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Olaf Scholz gets tough on asylum-seekers

Migrants on board a ship which disembarked in Salerno, Italy.

Migrants on board a ship which disembarked in Salerno, Italy.


The German government on Wednesday announced that authorities will start conducting “flexible spot checks” on border crossings from Poland and the Czech Republic to address an influx of asylum-seekers who have sought to enter the country in recent months.

This comes after Berlin recently joined Italy’s right-wing government in declaring that both countries had reached the “limits of [their] capacity” to take in migrants.

For context, around 204,00 migrants – mostly from Syria, Afghanistan, Turkey, and across Africa – requested asylum in Germany within the first eight months of this year, a 77% jump from the same period in 2022.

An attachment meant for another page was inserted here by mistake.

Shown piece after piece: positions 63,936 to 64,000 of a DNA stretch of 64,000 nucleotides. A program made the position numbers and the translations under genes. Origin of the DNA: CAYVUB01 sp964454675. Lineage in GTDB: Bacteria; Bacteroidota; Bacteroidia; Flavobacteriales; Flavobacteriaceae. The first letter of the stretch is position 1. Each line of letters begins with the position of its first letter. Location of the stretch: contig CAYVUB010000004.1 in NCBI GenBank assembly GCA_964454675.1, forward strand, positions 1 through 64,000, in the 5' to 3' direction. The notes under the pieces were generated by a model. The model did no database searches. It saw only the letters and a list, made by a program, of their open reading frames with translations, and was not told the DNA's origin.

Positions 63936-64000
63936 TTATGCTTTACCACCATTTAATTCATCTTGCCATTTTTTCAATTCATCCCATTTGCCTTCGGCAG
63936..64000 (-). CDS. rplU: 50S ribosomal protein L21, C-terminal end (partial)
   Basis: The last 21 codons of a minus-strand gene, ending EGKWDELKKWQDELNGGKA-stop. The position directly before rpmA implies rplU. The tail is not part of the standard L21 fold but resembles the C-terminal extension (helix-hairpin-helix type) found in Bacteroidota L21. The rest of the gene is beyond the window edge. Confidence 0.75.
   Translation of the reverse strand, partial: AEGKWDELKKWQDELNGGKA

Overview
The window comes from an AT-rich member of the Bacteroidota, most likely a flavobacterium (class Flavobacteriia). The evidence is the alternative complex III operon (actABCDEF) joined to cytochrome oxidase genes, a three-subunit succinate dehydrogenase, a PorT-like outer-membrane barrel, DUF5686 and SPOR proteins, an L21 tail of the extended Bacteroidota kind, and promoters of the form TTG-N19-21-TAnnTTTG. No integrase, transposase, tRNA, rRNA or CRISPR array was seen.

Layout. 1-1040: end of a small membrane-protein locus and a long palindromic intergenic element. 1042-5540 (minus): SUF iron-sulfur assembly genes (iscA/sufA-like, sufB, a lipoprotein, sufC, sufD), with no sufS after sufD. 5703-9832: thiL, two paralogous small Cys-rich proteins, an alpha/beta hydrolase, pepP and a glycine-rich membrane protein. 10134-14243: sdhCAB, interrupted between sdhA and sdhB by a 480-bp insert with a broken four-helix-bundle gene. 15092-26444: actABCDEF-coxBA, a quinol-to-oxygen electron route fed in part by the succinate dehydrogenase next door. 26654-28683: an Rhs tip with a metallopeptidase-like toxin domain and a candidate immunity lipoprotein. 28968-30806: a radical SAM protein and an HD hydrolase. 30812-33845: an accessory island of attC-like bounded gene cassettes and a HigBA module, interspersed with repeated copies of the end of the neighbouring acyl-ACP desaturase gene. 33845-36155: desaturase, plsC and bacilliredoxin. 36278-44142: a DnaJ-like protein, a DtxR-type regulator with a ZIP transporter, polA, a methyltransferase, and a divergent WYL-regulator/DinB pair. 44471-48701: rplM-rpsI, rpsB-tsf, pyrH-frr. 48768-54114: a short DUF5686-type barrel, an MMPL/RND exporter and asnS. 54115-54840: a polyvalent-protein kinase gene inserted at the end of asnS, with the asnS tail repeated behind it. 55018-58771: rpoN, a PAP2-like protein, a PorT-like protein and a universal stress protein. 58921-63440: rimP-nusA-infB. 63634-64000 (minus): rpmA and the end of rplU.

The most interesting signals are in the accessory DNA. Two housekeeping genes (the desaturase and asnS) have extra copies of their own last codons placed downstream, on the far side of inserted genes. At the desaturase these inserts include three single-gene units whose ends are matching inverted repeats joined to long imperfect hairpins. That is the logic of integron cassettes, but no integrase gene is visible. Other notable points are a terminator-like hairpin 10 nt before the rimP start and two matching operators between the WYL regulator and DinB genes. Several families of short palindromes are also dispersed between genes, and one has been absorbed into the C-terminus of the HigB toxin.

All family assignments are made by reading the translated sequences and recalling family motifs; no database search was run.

But why is the center-left government of Chancellor Olaf Scholz toughening its stance?

This comes just weeks before Germans in Bavaria and Hesse head to the polls in regional elections, and polls show that tough-on-migrant messages are resonating with voters.

In Bavaria, for instance, Germany’s second most populous state, Scholz’s Social Democratic Party is polling at just 9%. Meanwhile, nationally, messaging about border safeguarding has been a boon for the far-right Alternative for Germany Party, now second in an average of national polls.

Facing growing pressure to crack down on asylum-seekers has also brought Berlin head-to-head with Warsaw: At a rally in Bavaria over the weekend, Scholz took aim at Polish officials who had allegedly issued EU visas to Asian and African nationals in exchange for bribes.


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